The automotive industry in Romania consists of the two major passenger car producers, Dacia and Ford, and several others with limited production numbers, supported by more than 600 original equipment manufacturers that supply both local plants and production sites throughout Europe with automotive components, the publication reports. “The sector’s contribution was 13% of the GDP and provided jobs to more than 200 000 employees in 2017. The country is the undisputed leader in automobile manufacture in SEE, with 359 240 vehicles produced in 2017 accounting for a 57,1% share of SEE’s motor vehicles output. In terms of passenger car manufacture, the picture is similar, as they constitute more than 99% of the total vehicle manufacture in the country. However, Romania’s dominance in the regional industry fades slightly – two years ago, its share stood at 64,1%, while in 2016 it slid down to 62,7%. This is caused by the slowdown of local growth, but the introduction of Ford’s EcoSport model at the end of 2017 – the biggest investment in the automotive sector in the country over the last years – a new boost of growth is expected. Dacia exported 611 973 vehicles in 2017, or a 12% y/y increase. France remains the top export destination for the Romanian manufacturer with 119 356 units, followed by Germany with 64 918, Italy with 63 374 and Spain with 56 301. Europe has the dominant share in Dacia’s exports with 75% of all export sales in 2017, but Morocco and Algeria grow in importance and both enter among the seven largest markets for Dacia”, the extensive study states.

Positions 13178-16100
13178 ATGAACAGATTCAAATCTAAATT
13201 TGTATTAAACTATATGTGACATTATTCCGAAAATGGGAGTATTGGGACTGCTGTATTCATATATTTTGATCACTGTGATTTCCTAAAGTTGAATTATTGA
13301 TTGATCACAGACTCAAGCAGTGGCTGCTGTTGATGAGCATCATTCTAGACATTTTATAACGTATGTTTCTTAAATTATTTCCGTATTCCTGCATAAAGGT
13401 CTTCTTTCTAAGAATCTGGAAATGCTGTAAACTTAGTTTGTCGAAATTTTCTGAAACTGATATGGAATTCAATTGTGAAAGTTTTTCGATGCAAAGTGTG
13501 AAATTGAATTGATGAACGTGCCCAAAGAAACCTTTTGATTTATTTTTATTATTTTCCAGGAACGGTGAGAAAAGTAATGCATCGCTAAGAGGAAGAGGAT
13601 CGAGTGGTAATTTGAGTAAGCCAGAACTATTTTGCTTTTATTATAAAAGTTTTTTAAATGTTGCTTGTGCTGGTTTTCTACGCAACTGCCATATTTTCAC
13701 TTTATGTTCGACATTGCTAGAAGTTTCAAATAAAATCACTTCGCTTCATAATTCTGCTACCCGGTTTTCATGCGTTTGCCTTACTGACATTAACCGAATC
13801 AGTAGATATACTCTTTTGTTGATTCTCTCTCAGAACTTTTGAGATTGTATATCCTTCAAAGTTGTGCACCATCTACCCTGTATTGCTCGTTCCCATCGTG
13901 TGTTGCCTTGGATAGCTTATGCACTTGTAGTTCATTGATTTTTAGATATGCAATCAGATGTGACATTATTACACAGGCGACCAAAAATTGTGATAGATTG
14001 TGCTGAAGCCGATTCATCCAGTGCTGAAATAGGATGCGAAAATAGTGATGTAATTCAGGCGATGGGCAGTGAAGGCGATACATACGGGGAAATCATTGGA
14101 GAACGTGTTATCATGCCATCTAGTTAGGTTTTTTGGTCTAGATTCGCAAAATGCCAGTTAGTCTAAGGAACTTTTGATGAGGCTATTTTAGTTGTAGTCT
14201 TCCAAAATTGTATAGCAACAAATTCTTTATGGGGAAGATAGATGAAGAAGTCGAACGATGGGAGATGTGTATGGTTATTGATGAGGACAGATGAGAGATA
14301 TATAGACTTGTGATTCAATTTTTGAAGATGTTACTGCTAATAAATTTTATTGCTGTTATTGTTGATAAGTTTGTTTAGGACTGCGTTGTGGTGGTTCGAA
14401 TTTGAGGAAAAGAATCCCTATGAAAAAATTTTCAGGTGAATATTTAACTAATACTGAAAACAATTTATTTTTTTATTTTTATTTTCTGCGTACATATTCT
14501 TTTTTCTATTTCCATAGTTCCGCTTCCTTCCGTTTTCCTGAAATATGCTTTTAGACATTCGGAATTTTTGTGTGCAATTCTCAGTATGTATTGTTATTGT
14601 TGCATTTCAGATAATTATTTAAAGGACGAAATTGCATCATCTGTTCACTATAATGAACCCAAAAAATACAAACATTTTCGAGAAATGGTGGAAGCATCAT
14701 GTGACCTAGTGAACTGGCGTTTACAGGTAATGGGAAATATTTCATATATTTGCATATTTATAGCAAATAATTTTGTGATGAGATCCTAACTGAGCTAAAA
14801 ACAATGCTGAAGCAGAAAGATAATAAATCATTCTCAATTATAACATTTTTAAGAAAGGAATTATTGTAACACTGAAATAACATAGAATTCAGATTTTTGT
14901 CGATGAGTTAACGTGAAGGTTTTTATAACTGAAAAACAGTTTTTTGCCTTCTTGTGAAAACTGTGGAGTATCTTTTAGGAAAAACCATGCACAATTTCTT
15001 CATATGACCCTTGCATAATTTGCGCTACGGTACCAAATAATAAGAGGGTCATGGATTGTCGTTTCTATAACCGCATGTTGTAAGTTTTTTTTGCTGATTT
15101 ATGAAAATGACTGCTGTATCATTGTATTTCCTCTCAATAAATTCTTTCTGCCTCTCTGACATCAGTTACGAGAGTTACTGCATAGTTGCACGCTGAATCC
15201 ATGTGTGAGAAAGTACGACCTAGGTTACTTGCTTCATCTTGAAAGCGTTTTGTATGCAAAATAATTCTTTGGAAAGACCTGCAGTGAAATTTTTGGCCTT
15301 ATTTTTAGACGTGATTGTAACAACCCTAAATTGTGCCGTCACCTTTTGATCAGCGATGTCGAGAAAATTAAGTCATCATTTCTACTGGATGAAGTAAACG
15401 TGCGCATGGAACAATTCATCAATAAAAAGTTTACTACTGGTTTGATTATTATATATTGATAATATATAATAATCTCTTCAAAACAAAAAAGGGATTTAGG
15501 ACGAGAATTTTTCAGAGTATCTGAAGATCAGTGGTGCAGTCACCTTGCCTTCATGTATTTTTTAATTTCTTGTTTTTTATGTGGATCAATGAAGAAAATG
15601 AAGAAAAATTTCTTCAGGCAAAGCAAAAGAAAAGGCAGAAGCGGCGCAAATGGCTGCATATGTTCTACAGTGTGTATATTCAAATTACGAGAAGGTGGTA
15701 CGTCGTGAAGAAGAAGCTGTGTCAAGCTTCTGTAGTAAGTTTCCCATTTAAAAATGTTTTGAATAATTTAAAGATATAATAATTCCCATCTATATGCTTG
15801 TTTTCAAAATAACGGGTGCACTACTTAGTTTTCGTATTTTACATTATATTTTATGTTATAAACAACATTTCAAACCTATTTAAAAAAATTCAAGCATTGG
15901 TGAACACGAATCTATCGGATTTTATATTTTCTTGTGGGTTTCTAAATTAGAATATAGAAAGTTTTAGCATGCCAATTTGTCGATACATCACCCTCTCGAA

Romania concentrates on production of low-budget cars and has gained considerable share in two segments of the global market - customers in the SEE region and other emerging markets with lower incomes, and customers in Germany, France, Spain and other Western European countries with a preference for low-budget cars, statistics also show.
Romanian components production
According to the Romanian Investment Agency, both production and exports of components have doubled in value within five years. Export grows faster than production, which is a sign of the increasing competitiveness of Romanian auto component makers on the international markets. The country acts as an automotive industry hub in the region with easy access to major markets such as Western Europe, Russia, Poland, Ukraine and Turkey.